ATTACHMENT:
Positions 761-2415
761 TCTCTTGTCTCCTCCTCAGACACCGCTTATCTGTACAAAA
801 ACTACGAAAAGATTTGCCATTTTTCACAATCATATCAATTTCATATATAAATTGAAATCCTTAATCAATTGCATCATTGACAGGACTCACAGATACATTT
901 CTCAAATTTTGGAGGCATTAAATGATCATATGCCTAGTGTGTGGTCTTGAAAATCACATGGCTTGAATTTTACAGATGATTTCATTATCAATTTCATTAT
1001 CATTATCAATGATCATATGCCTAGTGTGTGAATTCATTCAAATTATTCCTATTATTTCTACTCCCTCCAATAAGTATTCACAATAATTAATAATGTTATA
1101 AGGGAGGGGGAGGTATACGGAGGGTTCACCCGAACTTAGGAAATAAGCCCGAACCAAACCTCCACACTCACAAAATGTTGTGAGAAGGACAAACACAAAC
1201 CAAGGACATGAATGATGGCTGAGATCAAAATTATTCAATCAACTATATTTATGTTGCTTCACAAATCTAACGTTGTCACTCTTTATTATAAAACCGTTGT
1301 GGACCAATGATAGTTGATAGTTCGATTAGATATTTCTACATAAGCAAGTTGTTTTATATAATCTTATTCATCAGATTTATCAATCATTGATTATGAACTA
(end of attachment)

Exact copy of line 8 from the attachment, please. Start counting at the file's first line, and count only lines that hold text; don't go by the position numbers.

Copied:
1301 GGACCAATGATAGTTGATAGTTCGATTAGATATTTCTACATAAGCAAGTTGTTTTATATAATCTTATTCATCAGATTTATCAATCATTGATTATGAACTA